Fund Transfer Fraud is becoming commonplace. Lawyers dealing with real estate transactions are particularly vulnerable. Typically, the fraud scheme impersonates a trusted business partner providing new wiring instructions for the real estate closing. Once the money is wired, it is nearly impossible to recover.
Breach Response Team
With cybersecurity laws varying by state, having an expert breach response team managing your claim is critical. They will guide you through the process, letting you know what you need to do—and how much time you have to do it—to remain in compliance.
Failure to respond within your state’s mandated time frames can result in costly regulatory fines and penalties. Does the policy even include a breach response team? It may not. The claim may be handled by in-house insurance adjusters with no specialized expertise.
Last year, 18% of cyberattacks on U.S. businesses involved ransomware. You unknowingly click on something you shouldn’t, and your system is infected with malware that encrypts your data, blocking access until a ransom is paid in bitcoins. The average ransom paid in 2019: $84,116.3
Not all policies include Extortion Expenses. With these attacks on the rise during the coronavirus pandemic, and not all firms backing up their data on a separate drive daily, this is an important coverage to secure.
Business Interruption and Extra Expenses
If your ability to conduct business comes to a grinding halt due to a cyberattack, Business Interruption pays your lost income till your firm is back up and running. Extra Expenses include any costs you incur to stay open, such as the purchase of new computers.
A 2017 ransomware attack against a Rhode Island law firm shut it down for three months, resulting in $700,000 of lost billings.4
When the firm submitted the claim to their businessowner’s carrier, the loss was denied. Most BOP policies exclude business interruption coverage unless the firm is closed due to physical damage such as a fire. If the firm had cyber insurance, this would not have been an issue.
Regulatory Fines & Penalties
After a breach, should you fail to comply with state cybersecurity laws, the resulting fines and penalties can be substantial. States like Illinois may impose fines up to a $50,000, while states like California can go up to $250,000, and Florida up to $500,000.
With the help of a good breach response team, this should never happen. If the policy does not include such a team and doesn’t include Regulatory Fines & Penalties coverage with limits that match your state’s maximum penalty, your firm will be taking on a substantial risk.
Additional cyber coverages to look for:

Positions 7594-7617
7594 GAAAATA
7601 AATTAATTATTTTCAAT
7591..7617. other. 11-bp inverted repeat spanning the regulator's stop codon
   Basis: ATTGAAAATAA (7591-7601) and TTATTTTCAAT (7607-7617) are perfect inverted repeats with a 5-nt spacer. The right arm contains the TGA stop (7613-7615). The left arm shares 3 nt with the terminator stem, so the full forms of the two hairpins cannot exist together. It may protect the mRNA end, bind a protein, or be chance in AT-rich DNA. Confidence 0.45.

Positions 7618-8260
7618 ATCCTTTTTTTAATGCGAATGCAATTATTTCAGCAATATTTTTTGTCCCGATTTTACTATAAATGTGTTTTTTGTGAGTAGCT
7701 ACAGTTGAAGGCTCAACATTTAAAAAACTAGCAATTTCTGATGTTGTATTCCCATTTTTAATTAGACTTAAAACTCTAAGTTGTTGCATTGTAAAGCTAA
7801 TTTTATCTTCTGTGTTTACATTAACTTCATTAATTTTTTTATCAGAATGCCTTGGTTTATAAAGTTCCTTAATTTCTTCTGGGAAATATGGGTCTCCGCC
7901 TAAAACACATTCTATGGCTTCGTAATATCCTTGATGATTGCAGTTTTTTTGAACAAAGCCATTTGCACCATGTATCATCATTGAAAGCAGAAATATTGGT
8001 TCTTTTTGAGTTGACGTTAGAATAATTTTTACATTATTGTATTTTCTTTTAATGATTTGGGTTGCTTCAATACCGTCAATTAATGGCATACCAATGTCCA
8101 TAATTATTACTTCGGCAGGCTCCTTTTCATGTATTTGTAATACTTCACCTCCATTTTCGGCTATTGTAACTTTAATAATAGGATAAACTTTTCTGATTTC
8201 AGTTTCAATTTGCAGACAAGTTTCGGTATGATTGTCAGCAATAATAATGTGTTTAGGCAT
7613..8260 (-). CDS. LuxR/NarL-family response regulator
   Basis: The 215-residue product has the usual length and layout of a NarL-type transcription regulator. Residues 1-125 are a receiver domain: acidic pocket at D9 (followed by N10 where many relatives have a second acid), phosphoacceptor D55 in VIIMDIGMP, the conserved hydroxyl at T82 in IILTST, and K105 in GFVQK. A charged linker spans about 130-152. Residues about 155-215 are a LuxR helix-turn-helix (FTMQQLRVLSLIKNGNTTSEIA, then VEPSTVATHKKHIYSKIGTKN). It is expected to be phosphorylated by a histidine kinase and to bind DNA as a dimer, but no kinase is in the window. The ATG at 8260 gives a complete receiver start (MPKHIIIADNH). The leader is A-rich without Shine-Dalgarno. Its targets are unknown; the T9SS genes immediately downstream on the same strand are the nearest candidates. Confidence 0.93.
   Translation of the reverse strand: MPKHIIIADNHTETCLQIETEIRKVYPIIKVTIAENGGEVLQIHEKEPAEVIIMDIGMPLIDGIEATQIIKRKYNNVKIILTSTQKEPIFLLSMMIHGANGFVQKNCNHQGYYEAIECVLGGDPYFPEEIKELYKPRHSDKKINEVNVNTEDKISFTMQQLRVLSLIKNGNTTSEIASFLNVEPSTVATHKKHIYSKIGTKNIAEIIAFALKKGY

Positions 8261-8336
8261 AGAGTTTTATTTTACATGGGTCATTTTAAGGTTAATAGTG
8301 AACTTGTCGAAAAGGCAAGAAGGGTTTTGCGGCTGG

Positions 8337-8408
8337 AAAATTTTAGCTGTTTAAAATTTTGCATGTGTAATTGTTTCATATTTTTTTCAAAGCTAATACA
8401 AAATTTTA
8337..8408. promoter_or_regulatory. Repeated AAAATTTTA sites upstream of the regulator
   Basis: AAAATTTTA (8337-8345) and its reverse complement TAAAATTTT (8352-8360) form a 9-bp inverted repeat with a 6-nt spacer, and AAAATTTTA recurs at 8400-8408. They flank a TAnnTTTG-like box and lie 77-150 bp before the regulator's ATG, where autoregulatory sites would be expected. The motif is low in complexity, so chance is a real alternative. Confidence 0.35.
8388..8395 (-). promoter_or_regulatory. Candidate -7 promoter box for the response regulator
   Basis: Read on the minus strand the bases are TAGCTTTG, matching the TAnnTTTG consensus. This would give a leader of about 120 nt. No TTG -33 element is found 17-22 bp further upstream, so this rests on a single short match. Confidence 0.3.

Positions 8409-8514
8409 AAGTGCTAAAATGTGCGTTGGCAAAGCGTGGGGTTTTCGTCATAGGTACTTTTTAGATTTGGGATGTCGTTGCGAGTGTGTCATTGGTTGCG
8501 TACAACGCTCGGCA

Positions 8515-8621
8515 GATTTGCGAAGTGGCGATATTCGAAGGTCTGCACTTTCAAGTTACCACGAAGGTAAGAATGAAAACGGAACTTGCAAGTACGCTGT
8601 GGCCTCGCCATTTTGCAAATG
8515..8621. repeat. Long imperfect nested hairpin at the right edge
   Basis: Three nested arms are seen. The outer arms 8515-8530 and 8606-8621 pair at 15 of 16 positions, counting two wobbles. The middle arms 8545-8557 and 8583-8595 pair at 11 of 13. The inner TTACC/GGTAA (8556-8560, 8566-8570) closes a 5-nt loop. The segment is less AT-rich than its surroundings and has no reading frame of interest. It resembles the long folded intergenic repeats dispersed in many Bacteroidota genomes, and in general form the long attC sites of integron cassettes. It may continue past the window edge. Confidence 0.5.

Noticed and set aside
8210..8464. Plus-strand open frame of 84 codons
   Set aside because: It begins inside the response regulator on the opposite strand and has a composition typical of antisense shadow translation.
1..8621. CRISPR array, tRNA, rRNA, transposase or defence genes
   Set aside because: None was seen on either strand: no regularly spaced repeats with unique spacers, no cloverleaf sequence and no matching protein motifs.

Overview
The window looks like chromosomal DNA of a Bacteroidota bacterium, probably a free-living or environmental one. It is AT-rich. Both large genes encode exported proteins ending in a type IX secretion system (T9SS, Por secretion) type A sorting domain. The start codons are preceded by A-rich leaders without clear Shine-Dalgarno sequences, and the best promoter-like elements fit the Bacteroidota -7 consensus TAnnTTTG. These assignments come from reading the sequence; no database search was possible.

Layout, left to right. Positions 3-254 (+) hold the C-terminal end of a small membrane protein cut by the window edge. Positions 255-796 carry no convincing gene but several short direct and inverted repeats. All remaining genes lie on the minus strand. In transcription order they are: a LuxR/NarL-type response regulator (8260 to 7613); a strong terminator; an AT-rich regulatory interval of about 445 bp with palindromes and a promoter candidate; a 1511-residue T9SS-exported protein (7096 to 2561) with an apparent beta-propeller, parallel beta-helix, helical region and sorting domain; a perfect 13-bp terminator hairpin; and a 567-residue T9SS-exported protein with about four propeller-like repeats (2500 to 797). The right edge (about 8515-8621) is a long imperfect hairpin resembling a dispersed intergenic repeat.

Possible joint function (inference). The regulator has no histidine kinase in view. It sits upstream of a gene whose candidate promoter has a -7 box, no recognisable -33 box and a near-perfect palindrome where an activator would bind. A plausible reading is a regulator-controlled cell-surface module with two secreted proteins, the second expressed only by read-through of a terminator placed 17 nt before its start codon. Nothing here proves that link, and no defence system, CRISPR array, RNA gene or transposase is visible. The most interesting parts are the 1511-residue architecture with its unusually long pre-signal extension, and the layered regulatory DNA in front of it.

★ Worldwide coverage: With so many attorneys working from home, the last thing you want is a policy that only provides coverage at your office ‘named location.’
★ Computer Replacement: Pays the cost to replace your computer systems that are destroyed.
★ Bodily Injury & Property Damage: Pays for defense ad damages when a security failure results in physical harm.
Technology Errors & Omissions: Liability protection when your technology is the cause of a client or vendor’s loss.
Digital Asset Restoration: Replaces, restores, or recreates damaged or lost digital assets.
Internet of Things: Coverage for all of your IoT devices, such as desktops, laptops, tablets and smartphones.
Social Media: Coverage for your social media accounts is included.
Preparation is Everything
Even law firms that specialize in cybersecurity practice can use help when finding the appropriate cyber Insurance. It is inherently difficult for firms of any size to achieve this objective on their own.
Uncertain where to start? Contact the Rhode Island Bar’s endorsed insurance provider, Aon, who arranges for a free cyber risk assessment that provides a vulnerability scan of a firm’s web presence.
To learn more, please visit www.aoncyberAA.com
1”Lawyers’ Obligations After an Electronic Data Breach or Cyberattack,” ABA Standing Committee on Ethics and Professional Responsibility Formal Opinion 483, October 17, 2018.
2”Computer Fraud and Funds Transfer Fraud Coverages Not Triggered by Social Engineering Phishing Scam,” Hinshaw Law,
March 2, 2020.
3Nathaniel Popper, “Ransomware Attacks Grow, Crippling Cities and Businesses,” New York Times, February 9, 2020.
4Debra Cassens Weiss, “Victimized by ransomware, law firm sues insurer for $700K in lost billings,” ABA Journal, May 2, 2017.
Aon CyberBusinessProSM is a service mark of Aon Corporation. Coalition, Inc. is the exclusive administrator.
This document provides summary information only. Insurance coverage is subject to specific terms, limitations and exclusions, and may not be available in all states.
Aon Affinity is a licensed insurance producer in all states (TX 13695), (AR 100106022); operating in CA & MN, AIS Affinity Insurance Agency, Inc. (CA 0795465); in OK, AIS Affinity Insurance Services Inc.; in CA, Aon Affinity Insurance Services, Inc. (CA 0G94493), Aon Direct Insurance Administrators and Berkely Insurance Agency; and in NY, AIS Affinity Insurance Agency.